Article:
The Symbolic register is concerned with the function of symbols and symbolic systems. As further discussed in this article, the mediation of the Symbolic register limits a direct pre-reflective connection to the body ([11], p. 66). We understand our symbolic body through the medical body maps that organize the body in systems, such as the digestive and the cardiovascular systems. During the current pandemic, the existential unpredictability and vulnerability with which COVID-19 faced us embodied beings, was encountered with an outpour of fast-changing statistical information about infection rates, death rates, incubation periods, etc. This information efflux could be interpreted as an attempt to organize and discipline in a system of meaning the traumatic event.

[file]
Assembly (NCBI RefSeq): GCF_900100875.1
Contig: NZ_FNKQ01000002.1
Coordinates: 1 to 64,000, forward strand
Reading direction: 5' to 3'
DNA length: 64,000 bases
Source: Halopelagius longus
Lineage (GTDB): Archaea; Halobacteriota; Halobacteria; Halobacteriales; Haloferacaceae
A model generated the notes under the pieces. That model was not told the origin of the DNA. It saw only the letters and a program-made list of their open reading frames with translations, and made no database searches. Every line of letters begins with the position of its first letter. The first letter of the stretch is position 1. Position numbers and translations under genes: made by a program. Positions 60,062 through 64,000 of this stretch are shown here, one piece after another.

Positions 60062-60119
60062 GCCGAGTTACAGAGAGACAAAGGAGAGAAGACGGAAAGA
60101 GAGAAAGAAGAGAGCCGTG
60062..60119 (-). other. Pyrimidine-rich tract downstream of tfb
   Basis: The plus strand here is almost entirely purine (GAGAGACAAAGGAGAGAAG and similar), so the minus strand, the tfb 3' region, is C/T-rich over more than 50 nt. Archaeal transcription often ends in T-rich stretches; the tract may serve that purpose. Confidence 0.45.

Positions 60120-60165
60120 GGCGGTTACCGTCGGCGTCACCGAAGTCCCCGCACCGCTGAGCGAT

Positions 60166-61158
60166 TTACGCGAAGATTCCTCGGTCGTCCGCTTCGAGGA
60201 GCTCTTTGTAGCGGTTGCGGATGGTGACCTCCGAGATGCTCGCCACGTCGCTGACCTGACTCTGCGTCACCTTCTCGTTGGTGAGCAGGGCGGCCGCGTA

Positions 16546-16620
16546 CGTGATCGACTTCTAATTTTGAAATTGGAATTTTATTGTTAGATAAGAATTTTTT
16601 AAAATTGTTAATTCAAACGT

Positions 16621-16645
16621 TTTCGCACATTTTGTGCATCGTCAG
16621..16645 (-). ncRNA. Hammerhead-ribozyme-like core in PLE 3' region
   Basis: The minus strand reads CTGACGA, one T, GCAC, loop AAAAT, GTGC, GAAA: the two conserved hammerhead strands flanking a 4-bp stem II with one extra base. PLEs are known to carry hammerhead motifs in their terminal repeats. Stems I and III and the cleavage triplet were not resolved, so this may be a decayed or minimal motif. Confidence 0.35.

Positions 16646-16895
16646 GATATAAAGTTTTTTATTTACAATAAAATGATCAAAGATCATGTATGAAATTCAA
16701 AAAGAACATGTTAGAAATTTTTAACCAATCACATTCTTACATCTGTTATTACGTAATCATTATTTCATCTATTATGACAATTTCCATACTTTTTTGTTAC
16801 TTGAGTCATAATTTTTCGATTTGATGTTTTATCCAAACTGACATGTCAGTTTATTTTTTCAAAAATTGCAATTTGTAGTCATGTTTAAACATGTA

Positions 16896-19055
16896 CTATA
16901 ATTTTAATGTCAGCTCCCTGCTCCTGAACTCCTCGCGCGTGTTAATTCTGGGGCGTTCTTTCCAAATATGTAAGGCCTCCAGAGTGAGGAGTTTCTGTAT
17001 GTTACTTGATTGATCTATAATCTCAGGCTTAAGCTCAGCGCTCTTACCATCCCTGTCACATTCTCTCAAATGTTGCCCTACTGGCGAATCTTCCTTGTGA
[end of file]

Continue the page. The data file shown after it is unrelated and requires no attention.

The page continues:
The third register, the Real, designates that which is impossible to symbolize. For Jacques Lacan explanation of the Real is always in terms of the impossible, the Real is that which is impossible to bear ([12], p. 104). The body pertaining to this register includes the visceral dimension, more specifically the “flesh” (la chair), a concept initially introduced by Jean-Paul Sartre, who pointed out its importance as “the pure contingency of presence” ([13], p. 343). It is the experience of flesh that gives rise to nausea, a reaction to an experience impossible to bear ([14], p. 42). The concept gains further depth in Maurice Merleau-Ponty’s [15] writings, who addresses “flesh” as belonging neither exclusively to the subject nor to the world, instead as a primal element out of which both are born in mutual relation. Neither as a mind nor as material substance, the “flesh” is a kind of circuit which traverses the subject, but of which the subject is not the origin ([16], p. 201). The COVID-19 pandemic brought back into our consciousness the fact that despite our astonishing technological advancements and accelerated transfer of life onto the virtual register, our existence necessarily rests upon a visceral foundation of internal organs. In addition, the impossibility of halting the global spread of the COVID-19 virus, reminded us of the profound visceral connectivity that humans share at the global level. Like the Imaginary and the Symbolic, the Visceral cannot be properly said to belong to the subject, it is instead a power that traverses the subject, granting and molding life in ways never fully willed nor understood ([16], p. 203). As embodied beings, we emerge at the confluence of these three ontologically distinct flows: images, language, and flesh. As this framework shows, our embodied experience originates in the outer world, in a process of perpetual becoming, at the intersection of ontological registers that do not correspond fully to our actual being.